Rubbing alcohol is a great solvent for colored pencils. It breaks down the wax binder in most colored pencils and allows the pigments to blend more like paint. It’s also wonderful for restoring the paper’s tooth. When compared to other available solvents, it’s much less toxic and much more accessible.
I use rubbing alcohol in three main ways:
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1. Creating washes by blending thin color layers
Light blending can be used in a variety of situations. I most frequently use it when I’ve layered all my necessary colors over an area and want to blend them more than I could just by layering them.
I also use rubbing alcohol to create a more saturated color field. The alcohol turns some of the pigment into a liquid form and seeps into the paper, filling in ‘paper holes’.
Color can also be pulled into an adjoining area by wetting the layers of color and dragging or drawing it into areas of blank paper. This produces a very soft tint similar to watercolor.
For any of these methods, use a cotton swab or cotton ball. Dampen the swab or cotton ball with alcohol and move it gently over the surface of the color. You can use the swab almost like a paint brush for smaller areas. Turn the swab between your fingers as you stroke the paper to avoid laying down unwanted color.
Cotton balls are bigger, so they are great for larger areas. You can apply the rubbing alcohol with sweeping strokes or with a tapping stroke.
The only thing to watch for with either cotton swabs or cotton balls is migrating color. They will pick up color very easily and leave that color in unwanted places if you’re not careful. Generally, the color left behind by accident is not very dark or saturated, so it can be covered, but the less “covering up” you have to do, the better.
In the image above, you see the difference between blending with rubbing alcohol (bottom half) and no blending (top half). Some pencil strokes are still visible in the blended area, but they are muted because the white of the paper has been filled in.
On the left side, you can see how I was able to tint bare paper by dragging color out of the colored block. The tint was darker where I’d applied heavier color, but it was still very soft and light.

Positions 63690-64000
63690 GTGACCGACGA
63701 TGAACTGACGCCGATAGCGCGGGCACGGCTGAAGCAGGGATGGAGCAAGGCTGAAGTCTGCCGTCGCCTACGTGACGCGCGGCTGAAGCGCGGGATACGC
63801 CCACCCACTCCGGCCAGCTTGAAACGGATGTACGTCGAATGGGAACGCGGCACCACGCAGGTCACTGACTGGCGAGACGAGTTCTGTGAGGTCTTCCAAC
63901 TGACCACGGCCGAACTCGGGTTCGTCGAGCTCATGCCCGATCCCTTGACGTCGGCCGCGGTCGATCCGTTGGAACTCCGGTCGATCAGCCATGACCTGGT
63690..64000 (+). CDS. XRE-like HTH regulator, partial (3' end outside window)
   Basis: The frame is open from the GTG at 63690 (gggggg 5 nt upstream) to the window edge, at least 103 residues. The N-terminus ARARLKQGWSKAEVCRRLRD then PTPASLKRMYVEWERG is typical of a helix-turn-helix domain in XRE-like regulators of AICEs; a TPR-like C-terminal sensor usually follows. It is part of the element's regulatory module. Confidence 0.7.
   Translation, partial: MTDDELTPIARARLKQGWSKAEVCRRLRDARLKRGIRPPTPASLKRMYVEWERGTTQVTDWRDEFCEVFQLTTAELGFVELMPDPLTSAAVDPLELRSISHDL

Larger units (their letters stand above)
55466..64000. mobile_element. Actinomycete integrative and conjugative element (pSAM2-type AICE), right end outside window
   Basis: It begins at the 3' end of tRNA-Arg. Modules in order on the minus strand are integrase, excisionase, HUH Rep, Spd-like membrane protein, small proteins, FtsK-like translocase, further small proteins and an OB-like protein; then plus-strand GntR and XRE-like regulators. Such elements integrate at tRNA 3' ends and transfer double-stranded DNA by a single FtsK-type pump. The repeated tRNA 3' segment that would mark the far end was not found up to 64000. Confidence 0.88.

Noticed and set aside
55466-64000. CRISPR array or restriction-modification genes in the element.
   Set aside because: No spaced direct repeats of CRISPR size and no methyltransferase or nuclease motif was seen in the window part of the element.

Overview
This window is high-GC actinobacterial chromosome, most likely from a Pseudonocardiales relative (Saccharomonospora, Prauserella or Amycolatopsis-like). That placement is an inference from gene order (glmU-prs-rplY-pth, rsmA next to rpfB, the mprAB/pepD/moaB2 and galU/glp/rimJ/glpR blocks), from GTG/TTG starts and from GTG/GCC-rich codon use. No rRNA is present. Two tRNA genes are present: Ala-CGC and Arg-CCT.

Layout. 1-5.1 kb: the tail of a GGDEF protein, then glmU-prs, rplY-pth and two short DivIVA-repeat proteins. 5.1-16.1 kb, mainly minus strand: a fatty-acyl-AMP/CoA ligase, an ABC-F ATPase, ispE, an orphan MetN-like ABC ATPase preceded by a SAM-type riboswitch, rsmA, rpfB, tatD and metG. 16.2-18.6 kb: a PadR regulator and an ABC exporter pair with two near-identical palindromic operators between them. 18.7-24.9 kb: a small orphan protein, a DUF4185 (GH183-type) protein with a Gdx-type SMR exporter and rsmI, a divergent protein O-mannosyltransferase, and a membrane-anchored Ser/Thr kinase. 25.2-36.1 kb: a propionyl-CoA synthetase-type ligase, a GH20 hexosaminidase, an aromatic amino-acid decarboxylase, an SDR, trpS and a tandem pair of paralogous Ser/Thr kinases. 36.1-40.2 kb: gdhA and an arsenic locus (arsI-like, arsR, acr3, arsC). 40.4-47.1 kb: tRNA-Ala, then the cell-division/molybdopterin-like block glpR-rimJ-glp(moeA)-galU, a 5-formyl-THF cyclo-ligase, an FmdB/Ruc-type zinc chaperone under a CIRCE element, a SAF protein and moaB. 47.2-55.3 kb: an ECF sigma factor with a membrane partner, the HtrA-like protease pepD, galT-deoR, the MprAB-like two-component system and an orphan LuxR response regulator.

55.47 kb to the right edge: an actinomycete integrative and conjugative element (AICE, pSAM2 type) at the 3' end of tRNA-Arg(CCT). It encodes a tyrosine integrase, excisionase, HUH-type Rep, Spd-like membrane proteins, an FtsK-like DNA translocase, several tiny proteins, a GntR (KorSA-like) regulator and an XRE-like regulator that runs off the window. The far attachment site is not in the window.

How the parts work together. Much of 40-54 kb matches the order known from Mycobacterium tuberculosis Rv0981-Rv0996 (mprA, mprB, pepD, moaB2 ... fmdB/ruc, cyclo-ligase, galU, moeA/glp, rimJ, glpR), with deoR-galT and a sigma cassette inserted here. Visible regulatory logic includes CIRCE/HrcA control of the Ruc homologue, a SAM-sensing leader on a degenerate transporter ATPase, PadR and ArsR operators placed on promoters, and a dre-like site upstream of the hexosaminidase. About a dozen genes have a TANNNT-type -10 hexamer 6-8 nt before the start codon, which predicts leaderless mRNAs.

Take care in using this method to tint paper. Once it’s down, it’s done. Light tints like this can be covered with fresh applications of color, but they cannot be removed.
2. Blending many layers of thick color together
I use a bristle brush and a “scrubbing motion” to get down through multiple layers of colored pencil. I have a 1-inch hog bristle that is very worn down, so it is unusable for oil painting, but excellent for blending colored pencil with rubbing alcohol.
In areas where I want to do heavy blending, I apply many colors with a hard, burnishing pressure. Whatever colors you want to blend, you should layer onto the paper.
Then lay the drawing flat, dip the brush into rubbing alcohol and stroke it onto the paper. You can use the brush with light to medium pressure and blend the surface layers with normal “painting strokes” or you can use heavier pressure and “scrub” into some of the deeper layers.
You can pull color from one area to another with this method. (Notice how the green and the blue mix, and the wash of color that occurs below both.)
Many darker tints made possible with this technique, but you can also lift color, creating a lighter value, as seen in the block of dark green above.
One word of caution: This method can cause paper damage. Lighter weight paper especially is easier to damage. Some softer papers are also vulnerable. If you scrub too hard or too long on these types of papers, you may scuff the surface or even puncture it.
I have yet to puncture a piece of paper, but I have scuffed the surface more than once and have caused almost irreversible damage a time or two.
3. Clearing wax buildup and restoring paper tooth
Many times I’ve added color to my drawings until the wax buildup made the surface so slick that no more color would stick.
Even if you’re not interested in blending color, you can use light applications of rubbing alcohol to restore some of the original tooth of your paper.
In this case, you don’t want to pull a cotton ball or cotton swab across the paper. Instead, using a light tapping motion. (I’ve also had success with a very soft cloth or paper towel, which can be folded into small squares and used in tight places.)
A few caveats
• I’ve never used rubbing alcohol with vegetable-oil based colored pencils. The techniques described in this article may or may not work with such pencils. Test first!
• Always try your rubbing alcohol technique on a scrap piece of paper before attempting anything on your drawing. There’s nothing more frustrating than spending hours on a project only to damage it in the blending process.
• Watch for bleed through. The first sample that I created for this article bled through 60 lb. paper. The second sample, with a thicker color layer, did not bleed through. Be aware of the weight of the paper you’re using and the thickness of the color layers. The more color on the paper, the less likelihood of bleed through (unless you really saturate the paper with alcohol.)
• Experiment with new methods and applicators to get the best results. See what you can do with thin and thick layers of color; with sable or bristle brushes; with cotton swabs and cotton balls.
• Whatever method you use, allow at least fifteen minutes of drying time before adding more color. (And more if you’re using a softer paper.) Not only do you want to give the alcohol time to evaporate; you want to give the paper time to dry out.
• As with all solvents, work in a well-ventilated area.